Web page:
Iraqi forces drive Isil extremists from Hawija stronghold
Iraq's prime minister said yesterday that troops had retaken the northern town of Hawija from Isil, driving the extremists from one of their last strongholds in the country.
Haider al-Abadi declared victory during a press conference in Paris with French President Emmanuel Macron, who offered to help mediate between Iraq's government and the autonomous Kurdish region, which voted for independence last week in a move that was rejected by Baghdad and neighbouring Turkey and Iran.
"I want to announce the liberation of the city of Hawija today," Mr al-Abadi said, calling it a "victory not just for Iraq but for the whole world".
Iraqi forces have driven Isil from nearly all the cities and towns it seized in the summer of 2014, including the country's second largest city, Mosul, which was liberated in July. The extremists are now mainly concentrated in a region straddling the Iraqi-Syrian border, and still control a cluster of towns in the far west of Iraq's sprawling Anbar province, where another US-backed Iraqi offensive is underway.
Iraqi officials often declare victory before the fighting has completely ended, and the troops in and around Hawija were likely to still be clearing mines and booby traps, and flushing out remaining militants. Iraqi forces had launched the operation to retake the town, which lies 240km north of Baghdad, late last month.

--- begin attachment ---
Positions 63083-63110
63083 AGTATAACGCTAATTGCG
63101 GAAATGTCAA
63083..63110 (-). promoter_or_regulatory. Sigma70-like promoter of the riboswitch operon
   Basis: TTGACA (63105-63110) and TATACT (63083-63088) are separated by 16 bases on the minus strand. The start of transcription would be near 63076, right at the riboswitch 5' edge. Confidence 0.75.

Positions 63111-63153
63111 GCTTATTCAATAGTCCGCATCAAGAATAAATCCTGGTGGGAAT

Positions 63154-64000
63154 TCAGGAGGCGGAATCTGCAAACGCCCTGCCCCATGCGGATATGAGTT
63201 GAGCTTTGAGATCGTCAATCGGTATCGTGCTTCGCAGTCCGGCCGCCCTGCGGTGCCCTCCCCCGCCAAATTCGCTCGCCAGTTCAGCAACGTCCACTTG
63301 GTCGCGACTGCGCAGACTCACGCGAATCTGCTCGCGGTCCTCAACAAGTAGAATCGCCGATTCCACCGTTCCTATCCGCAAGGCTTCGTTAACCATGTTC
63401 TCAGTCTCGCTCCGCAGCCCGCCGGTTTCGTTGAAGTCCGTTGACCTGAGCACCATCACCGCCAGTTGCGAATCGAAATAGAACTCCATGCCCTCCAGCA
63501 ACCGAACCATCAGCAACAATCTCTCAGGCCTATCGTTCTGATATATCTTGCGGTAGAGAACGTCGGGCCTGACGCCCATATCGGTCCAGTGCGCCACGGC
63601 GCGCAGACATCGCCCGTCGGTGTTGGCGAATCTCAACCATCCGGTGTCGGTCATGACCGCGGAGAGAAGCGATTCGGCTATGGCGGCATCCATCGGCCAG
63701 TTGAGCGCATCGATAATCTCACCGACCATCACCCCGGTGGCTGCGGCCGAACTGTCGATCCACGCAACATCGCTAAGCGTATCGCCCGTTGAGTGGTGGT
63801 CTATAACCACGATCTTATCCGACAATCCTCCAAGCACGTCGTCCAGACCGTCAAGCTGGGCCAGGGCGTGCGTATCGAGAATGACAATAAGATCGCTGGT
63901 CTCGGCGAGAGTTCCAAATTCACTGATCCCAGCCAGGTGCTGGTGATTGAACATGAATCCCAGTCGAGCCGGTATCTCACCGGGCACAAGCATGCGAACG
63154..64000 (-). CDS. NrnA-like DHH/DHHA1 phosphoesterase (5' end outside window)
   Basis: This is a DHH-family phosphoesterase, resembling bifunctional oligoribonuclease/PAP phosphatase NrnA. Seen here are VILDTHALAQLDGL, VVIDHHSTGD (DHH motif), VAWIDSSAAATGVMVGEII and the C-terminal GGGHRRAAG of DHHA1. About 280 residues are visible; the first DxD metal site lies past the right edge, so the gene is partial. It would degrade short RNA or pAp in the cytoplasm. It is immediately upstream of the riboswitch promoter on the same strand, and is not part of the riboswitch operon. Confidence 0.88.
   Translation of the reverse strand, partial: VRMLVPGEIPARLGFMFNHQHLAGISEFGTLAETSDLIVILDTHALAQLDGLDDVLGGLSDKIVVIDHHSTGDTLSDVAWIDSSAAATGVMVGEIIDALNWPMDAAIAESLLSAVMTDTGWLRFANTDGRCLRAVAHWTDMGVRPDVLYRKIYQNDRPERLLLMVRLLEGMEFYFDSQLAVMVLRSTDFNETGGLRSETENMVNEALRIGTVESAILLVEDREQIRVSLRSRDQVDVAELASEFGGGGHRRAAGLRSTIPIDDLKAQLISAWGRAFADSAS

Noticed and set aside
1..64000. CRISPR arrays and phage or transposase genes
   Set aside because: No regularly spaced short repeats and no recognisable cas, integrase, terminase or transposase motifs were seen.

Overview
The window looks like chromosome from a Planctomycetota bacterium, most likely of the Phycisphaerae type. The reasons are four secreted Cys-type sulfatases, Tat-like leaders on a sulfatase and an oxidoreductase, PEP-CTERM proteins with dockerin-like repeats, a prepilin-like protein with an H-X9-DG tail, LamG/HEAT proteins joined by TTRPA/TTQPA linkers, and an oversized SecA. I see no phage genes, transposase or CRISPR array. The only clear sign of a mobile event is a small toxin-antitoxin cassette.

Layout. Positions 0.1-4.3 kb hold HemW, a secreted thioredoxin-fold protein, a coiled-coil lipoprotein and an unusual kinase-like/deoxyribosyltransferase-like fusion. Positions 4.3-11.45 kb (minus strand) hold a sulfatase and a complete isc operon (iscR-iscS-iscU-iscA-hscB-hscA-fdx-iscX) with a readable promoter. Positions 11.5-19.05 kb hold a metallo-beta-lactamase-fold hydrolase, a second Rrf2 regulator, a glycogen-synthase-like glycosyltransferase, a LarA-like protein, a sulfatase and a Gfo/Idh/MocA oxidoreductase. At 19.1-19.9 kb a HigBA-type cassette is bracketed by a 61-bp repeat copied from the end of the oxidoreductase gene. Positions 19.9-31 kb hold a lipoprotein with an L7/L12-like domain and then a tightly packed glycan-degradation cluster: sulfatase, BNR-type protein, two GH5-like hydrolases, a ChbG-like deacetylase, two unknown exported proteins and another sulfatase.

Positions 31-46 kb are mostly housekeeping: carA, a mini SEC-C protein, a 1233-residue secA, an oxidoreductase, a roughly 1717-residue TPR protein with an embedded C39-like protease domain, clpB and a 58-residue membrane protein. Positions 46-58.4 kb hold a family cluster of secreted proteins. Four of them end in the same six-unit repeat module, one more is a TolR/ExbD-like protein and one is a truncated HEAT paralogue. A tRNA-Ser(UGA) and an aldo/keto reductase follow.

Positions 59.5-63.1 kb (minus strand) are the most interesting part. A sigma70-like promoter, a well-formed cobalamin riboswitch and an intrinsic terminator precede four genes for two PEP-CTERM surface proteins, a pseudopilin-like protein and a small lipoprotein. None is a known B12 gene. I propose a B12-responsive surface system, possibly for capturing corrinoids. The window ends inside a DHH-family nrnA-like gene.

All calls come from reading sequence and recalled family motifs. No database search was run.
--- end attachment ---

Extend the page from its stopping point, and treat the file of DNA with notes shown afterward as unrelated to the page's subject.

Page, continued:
The US-led coalition issued a statement welcoming Iraq's "swift and decisive victory" in Hawija.
"Our Iraqi partners fought bravely and professionally against a brutal and determined enemy, safeguarding innocent civilians throughout the entire campaign," said Lt Gen Paul Funk II, commander of the coalition in Iraq.
Even as it drives the extremists from their last remaining pockets of territory, Iraq faces a new challenge in the form of a growing Kurdish push for independence. More than 90pc of Kurds voted in favour of independence in a referendum last month that was rejected as illegal by the Baghdad government as well as Iraq's neighbours.
Iraq has responded to the vote by imposing a flight ban on the northern region, while Turkey and Iran have sent troops to the land-locked region's borders to signal their opposition to any redrawing of the map.
Turkish President Recep Tayyip Erdogan yesterday appeared to threaten a blockade of the Kurdish region, saying "all airspace will be closed, flights have already been banned... Soon the borders will be closed too". Mr Macron said France and others were concerned about the escalating dispute. He said France supports the territorial integrity of Iraq and called for "national reconciliation and inclusive governance".